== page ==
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MRI Reveals Prevalence of Spinal Injuries in Olympic Athletes

At the 2016 Games, divers and weightlifters had the highest incidence of spinal damage.

By
Jill Sakai, Contributor
Wednesday, May 16, 2018

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Repetitive motions and high activity levels place athletes at increased risk of spinal damage due to overuse or acute injury. A study published in March in the journal BMJ Open Sport and Exercise Medicine evaluated the epidemiology of spinal pathologies in athletes at the 2016 Summer Olympics in Rio de Janeiro, Brazil.

Overall, 100 out of 11,274 participating athletes (0.9 percent) received a spinal MRI during the Rio Games. Of these, 52 percent showed moderate to severe spinal damage, including disc degeneration, spinal canal or neural foraminal narrowing, soft tissue injuries, cracks or stress fractures. The majority of spinal MRIs (80 out of 107 scans) targeted the lumbar region.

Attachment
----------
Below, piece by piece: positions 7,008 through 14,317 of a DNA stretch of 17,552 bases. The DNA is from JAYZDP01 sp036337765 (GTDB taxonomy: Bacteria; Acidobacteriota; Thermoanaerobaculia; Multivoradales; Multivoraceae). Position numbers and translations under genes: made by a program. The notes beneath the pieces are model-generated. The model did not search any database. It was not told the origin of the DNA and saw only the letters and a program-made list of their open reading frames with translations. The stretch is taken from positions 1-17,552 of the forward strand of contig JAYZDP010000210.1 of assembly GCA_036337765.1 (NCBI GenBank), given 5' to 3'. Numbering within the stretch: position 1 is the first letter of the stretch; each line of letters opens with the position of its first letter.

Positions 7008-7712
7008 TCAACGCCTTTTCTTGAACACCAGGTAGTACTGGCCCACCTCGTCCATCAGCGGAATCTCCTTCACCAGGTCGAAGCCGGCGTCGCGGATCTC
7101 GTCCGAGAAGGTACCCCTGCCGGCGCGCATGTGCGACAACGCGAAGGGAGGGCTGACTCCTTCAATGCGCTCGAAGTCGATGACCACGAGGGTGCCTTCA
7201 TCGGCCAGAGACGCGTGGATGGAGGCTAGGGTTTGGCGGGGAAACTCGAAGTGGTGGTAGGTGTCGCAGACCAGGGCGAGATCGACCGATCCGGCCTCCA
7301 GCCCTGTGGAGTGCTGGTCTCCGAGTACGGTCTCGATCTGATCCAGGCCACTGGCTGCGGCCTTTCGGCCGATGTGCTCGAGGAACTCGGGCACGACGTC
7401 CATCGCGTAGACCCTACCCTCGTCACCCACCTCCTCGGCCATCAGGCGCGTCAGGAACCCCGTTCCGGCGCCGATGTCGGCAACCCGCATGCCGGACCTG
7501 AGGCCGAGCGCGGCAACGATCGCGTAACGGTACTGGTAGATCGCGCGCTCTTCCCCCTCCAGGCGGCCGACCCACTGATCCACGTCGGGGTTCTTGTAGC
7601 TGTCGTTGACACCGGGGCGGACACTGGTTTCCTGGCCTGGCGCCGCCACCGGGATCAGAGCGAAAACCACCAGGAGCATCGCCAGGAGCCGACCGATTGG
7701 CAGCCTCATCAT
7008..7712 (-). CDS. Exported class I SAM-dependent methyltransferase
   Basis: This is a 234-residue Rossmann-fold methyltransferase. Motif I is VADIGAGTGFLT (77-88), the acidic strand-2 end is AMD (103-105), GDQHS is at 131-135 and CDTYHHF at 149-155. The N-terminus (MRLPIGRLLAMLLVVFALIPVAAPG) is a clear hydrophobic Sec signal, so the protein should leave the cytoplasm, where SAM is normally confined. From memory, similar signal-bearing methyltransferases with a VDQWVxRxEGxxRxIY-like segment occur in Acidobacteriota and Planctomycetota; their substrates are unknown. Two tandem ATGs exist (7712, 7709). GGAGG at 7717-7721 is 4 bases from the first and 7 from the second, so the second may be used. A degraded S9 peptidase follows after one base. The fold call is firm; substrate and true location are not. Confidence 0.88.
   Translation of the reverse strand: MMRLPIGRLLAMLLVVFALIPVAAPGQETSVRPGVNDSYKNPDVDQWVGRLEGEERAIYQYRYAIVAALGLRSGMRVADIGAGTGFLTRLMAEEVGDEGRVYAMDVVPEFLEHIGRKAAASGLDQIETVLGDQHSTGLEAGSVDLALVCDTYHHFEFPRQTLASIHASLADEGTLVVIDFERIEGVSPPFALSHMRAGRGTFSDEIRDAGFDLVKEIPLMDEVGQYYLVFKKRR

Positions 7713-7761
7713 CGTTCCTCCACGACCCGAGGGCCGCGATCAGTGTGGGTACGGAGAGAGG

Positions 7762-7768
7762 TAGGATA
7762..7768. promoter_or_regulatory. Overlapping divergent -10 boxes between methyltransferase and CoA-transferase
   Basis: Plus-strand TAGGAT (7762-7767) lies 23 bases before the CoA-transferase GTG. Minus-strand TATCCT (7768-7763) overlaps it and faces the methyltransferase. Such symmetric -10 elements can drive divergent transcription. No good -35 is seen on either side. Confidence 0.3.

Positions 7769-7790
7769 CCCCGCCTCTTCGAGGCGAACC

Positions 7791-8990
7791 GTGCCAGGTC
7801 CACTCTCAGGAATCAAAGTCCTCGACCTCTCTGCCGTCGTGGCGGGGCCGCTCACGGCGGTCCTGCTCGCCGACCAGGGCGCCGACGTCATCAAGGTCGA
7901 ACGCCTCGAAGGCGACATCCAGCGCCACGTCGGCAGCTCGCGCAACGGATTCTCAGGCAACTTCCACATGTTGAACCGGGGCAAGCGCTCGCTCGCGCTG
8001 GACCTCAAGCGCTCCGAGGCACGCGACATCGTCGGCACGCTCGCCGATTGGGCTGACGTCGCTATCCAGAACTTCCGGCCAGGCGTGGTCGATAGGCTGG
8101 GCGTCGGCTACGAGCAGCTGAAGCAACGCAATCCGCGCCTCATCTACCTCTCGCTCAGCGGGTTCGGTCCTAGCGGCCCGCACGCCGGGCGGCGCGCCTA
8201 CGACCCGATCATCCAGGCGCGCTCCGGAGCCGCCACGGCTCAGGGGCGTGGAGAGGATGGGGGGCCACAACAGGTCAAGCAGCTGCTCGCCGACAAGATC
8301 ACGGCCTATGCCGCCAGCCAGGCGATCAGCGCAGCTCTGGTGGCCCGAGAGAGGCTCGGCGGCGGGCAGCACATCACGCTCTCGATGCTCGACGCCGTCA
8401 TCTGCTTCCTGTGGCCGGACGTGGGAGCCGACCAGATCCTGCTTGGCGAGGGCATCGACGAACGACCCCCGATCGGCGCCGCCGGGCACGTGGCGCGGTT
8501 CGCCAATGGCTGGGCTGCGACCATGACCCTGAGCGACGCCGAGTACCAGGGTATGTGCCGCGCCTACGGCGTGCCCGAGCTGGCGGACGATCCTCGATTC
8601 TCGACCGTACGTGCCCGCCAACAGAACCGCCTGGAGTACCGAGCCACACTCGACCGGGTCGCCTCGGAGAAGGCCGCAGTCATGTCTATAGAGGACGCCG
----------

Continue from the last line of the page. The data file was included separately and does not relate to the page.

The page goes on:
Sport-specific incidence of spinal damage was highest among divers, with positive spine MRIs reported for 1 out of every 33 divers at the games; second-highest incidence was in weightlifters, with 1 out of every 63 lifters affected. In both sports, damage affected the lumbar region. The authors suggest these were likely chronic injuries due to repetitive lifting, bending or twisting motions involving the lower back. Other sports with a notable incidence of spinal damage included judo and athletics, which includes track and field, road running and walking events.

Athletes older than 30 years had a higher incidence of moderate to severe spinal damage than younger athletes. This may be due to the progression of chronic conditions, although older athletes may also be more prone to acute injury. Acute spinal injuries were more common in women than in men.

Although the study did not track outcomes of the pathologies noted in the study, the authors note that spinal damage can have long-term health impacts. They recommend that sports training programs work to identify likely causes of spinal damage and adopt practices to reduce the incidence and progression of sports-related spinal injuries.